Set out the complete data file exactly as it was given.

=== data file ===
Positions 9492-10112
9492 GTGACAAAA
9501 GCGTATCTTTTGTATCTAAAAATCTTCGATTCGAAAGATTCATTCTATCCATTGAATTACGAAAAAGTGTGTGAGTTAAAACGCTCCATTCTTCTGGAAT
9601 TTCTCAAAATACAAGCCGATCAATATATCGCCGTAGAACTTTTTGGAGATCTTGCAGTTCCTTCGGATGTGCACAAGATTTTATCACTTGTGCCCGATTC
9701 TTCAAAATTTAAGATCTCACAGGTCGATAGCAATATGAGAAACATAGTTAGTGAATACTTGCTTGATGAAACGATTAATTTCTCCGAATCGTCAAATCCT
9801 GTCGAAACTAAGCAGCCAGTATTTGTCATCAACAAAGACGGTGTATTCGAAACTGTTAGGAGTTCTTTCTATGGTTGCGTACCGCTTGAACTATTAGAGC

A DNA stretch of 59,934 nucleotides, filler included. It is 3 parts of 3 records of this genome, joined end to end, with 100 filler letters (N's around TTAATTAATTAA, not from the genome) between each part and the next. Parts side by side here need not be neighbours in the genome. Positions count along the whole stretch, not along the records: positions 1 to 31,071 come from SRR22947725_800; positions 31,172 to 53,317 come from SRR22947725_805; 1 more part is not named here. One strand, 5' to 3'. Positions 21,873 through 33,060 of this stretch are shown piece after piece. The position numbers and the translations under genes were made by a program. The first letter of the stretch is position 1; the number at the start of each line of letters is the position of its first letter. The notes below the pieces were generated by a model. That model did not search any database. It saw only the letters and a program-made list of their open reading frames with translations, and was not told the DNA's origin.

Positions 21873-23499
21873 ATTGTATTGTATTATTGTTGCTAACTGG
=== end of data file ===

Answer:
Positions 9492-10112
9492 GTGACAAAA
9501 GCGTATCTTTTGTATCTAAAAATCTTCGATTCGAAAGATTCATTCTATCCATTGAATTACGAAAAAGTGTGTGAGTTAAAACGCTCCATTCTTCTGGAAT
9601 TTCTCAAAATACAAGCCGATCAATATATCGCCGTAGAACTTTTTGGAGATCTTGCAGTTCCTTCGGATGTGCACAAGATTTTATCACTTGTGCCCGATTC
9701 TTCAAAATTTAAGATCTCACAGGTCGATAGCAATATGAGAAACATAGTTAGTGAATACTTGCTTGATGAAACGATTAATTTCTCCGAATCGTCAAATCCT
9801 GTCGAAACTAAGCAGCCAGTATTTGTCATCAACAAAGACGGTGTATTCGAAACTGTTAGGAGTTCTTTCTATGGTTGCGTACCGCTTGAACTATTAGAGC

A DNA stretch of 59,934 nucleotides, filler included. It is 3 parts of 3 records of this genome, joined end to end, with 100 filler letters (N's around TTAATTAATTAA, not from the genome) between each part and the next. Parts side by side here need not be neighbours in the genome. Positions count along the whole stretch, not along the records: positions 1 to 31,071 come from SRR22947725_800; positions 31,172 to 53,317 come from SRR22947725_805; 1 more part is not named here. One strand, 5' to 3'. Positions 21,873 through 33,060 of this stretch are shown piece after piece. The position numbers and the translations under genes were made by a program. The first letter of the stretch is position 1; the number at the start of each line of letters is the position of its first letter. The notes below the pieces were generated by a model. That model did not search any database. It saw only the letters and a program-made list of their open reading frames with translations, and was not told the DNA's origin.

Positions 21873-23499
21873 ATTGTATTGTATTATTGTTGCTAACTGG